Stumbling

Easter when
he rose
he couldn’t see
his toes
you know the way
that goes?

Again
he rose
to feel
the ground,
spongy wet
and sucking
at his feet,
slurping sloshing,
sweet.

A marsh.
A cross.
The cattails bent
from heavy snows,
and moss,
and mud.
He rose because
he could.

To cross
a marsh
as if he could
by miracle.
Walking
on the ground,
soaking cold
and marshalling
his breath.
Snapping sinking
death.

He rose
because he rose.
You know the way
that goes.

Ice Breaker

He looks west to where the clearing should be but the horizon is gone, swallowed by snow. The ship’s iron hull, forty-eight millimeters thick, groans against the fresh ice. He cups his hands together and blows into them, then straightens his sunglasses.

The south-west passage should be open – it’s usually open – even this early in the season. And the Halvljus has opened this very route dozens of times before. Palms sliding down his gray-blonde beard, he recalls the first time he made the trip, as second navigator, seventeen years before. It was the peak of the oil crisis, and the ship’s radio was tuned to the state broadcasting service every morning for scratchy snippets of the latest news.

Now Ryuikssen comes with news of the Finnish breaker, Kontio, sent to pull them out. She’s delayed south of Negerpynten; running too light, it seems.

“And what about Andres?” he asks.

“Fine,” Ryuikssen says. “In quarters, recovering.”

“And the girl.”

Ryuikssen looks down. His blonde hair is thinning at the top and his lips are chapped to white.

“I don’t know,” he says. “She’s talking but no one understands.”

The captain of the Halvljus turns his head, cracks his neck to the right, then the left, heaves his chest and sighs. Three weeks ago he left Maarit and the baby in Luleå. It had been early morning when they went out, and from the pier he could see the cathedral spire covered in frost; the city beginning to light up behind it. The baby was wrapped up so tightly only her face showed, and Maarit, her hair pulled back, looked upset.

He didn’t know what was wrong. He thought to ask her in the car on the way over, but couldn’t bring himself to do it. Instead he stared out the window, watched the refinery lights go by. When they reached security he gave her his badge to show the guard. In the side mirror he saw the baby’s pinched face and then reached behind awkwardly to hold her mitted hand.

“I’m pregnant,” Maarit said now, looking away, and then directly into his eyes. “I’m pregnant again.”

 

Expose yourself

Write what nobody hears. Fill the page and turn it black. Fill a void, yourself, ambition, vanity, self-consciousness.

Pick up a pen do it. Have a notebook write it. Watch people. Note gender, size, age, hair color. Write it down.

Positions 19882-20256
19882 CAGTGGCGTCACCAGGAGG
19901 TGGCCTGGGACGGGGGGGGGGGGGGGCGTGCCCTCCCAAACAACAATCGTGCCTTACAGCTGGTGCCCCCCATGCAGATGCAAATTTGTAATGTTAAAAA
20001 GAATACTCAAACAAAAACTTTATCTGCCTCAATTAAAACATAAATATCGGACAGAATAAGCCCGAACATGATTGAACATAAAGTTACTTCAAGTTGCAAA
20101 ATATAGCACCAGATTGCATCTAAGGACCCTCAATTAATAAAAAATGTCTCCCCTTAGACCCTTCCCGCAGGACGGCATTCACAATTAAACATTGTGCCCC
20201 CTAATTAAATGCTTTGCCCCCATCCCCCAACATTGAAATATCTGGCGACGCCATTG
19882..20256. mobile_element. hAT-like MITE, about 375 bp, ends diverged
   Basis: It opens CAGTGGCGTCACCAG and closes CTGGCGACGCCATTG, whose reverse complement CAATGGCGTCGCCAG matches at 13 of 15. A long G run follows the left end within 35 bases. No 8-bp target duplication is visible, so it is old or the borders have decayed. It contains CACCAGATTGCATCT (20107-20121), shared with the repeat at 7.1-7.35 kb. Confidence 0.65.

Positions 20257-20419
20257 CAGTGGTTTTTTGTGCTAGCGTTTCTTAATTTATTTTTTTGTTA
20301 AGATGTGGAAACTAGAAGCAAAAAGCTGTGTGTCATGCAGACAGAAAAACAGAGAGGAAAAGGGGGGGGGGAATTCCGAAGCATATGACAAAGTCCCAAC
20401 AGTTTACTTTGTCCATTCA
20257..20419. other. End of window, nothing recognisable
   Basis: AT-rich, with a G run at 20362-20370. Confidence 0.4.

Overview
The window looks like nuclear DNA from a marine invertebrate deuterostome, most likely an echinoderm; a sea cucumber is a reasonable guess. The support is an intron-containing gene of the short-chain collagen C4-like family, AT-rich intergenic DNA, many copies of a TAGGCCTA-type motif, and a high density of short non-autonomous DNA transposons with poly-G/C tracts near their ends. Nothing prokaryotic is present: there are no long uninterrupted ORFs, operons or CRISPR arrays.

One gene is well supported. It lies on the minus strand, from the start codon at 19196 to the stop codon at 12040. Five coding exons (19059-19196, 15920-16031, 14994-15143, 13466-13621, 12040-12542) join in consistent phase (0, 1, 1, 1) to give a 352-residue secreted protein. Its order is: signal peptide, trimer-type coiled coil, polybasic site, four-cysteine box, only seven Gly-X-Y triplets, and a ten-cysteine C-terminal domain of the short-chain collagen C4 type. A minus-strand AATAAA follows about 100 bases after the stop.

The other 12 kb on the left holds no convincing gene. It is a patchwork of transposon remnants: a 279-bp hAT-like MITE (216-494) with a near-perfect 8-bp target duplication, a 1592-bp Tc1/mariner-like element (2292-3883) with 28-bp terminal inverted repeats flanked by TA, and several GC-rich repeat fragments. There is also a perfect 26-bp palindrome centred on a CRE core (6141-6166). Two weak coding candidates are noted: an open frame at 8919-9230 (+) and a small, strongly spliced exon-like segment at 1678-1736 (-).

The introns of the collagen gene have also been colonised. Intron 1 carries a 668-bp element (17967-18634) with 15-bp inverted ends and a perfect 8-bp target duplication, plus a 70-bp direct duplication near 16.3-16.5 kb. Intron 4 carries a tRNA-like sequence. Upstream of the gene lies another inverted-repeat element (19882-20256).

Eavesdrop. Quote it. Don’t trust yourself to remember, you will not.

Expose yourself. Expose others. Observe and report.

Don’t swing at the ball. Swing where it will be. As if it’s not there. Discover that, indeed, it was. That is a home run, baby. A hole-in-one, nothin’-but-net, buzzer-beating crosscourt winner.

The truth is you don’t trust yourself. You want to transcend but hate to scrape and toil for it.

You fell in love with a cold chill, spine-descending, sleep drubbing, soul numbing. Paralyzed amputated imagination.

Throw up the windows now, the night is cool. The city hums. The whole ecstatic vibrating mess of it running out of steam. Moonless birdless cloudless only the flaccid post-rush-hour highway traffic tumbling from a distance. And the faucet drips and the refrigerator snaps to life, oh coils coils coils freon.

Pooja, SEO Consultant

By six fifteen I have awake, dressed, and fed. I have one cup of dark tea with three lumps sugar and a bowl of rice with condensed milk. Hari sleeps until seven, and after that everyone will be swarming like moths so I find some peaceful time for myself.

We live here, nine people. One: my mother and father. Two: uncle Ravi. Three: his mother-in-law. Four: my brothers, Hari (older) and Ashwin (younger). Five: Aarti, my sister, who is four. And Six: Falguni, an old woman who is not our grandmother.

When I move to Riverside, CA, I will have an apartment with two private toilets and six flat screen plasma televisions. I will have an automatic coffee-maker with an alarm set to five-forty-five so I can become awakened by the smell of fresh coffee, and also a Playstation! The apartment will face the beach and I will observe the surfing and American lifeguards from my balcony.

Riverside is the sister city of Hyderabad. Here I share a toilet with Falguni, who has no shame despite her many years and drooping skin. Falguni walks from the bathroom to the bedroom she shares with Ravi’s mother-in-law wearing silk underpanties. Falguni moves her bowels regularly and produces a smell that is at first enticing, like curry or my mother frying onions, and then terrible, terrible.

Ravi is my mother’s second younger brother. His beard is white and he lost his left leg when he was sixteen stealing a rickshaw. His wife was a large woman with moles on her hands but she has died when I was in primary school.

Bruno, listen: I am not telling you all this because of to wasting your time. I know you are proabbly very busy with many other prior emails…. but now I have sent you six prior emails and I know you have opened these because I have hidden a tracking pixel inside each. I am Pooja, SEO Consultant, and I have found your websight after a Google search for “10 Ways to Re-Purpose Coffee Filters”.

Did you see my six prior emails? Bruno?

Last week in Moosapet we had no water supply two days running. I stayed at the office to sleep there because in Madhapur they don’t curtail the water for silly reasons. I have had to convince Anish to let me work very later both evenings and then I hided in the bathroom until everyone has left. It was very unpleasant but I cannot begin to imagine for you how much more unpleasant would be my shared toilet with Falguni after there is no water for two whole days.

The building where I work is called the Cyber Gateway. It looks like the separated legs of a giant metal baby squatting to have a movement of his bowels. My company is called RVInfoService. My supervisor is Anish. His supervisor is Raghavendra, or Ragi, although we are not allowed to called him that. My job is customer service for a large Dutch telecommunications company called Ziggo. For Ziggo I am helping the Dutch restart their cable modems, restart their laptops, restart their browsers. And to clear their cookies.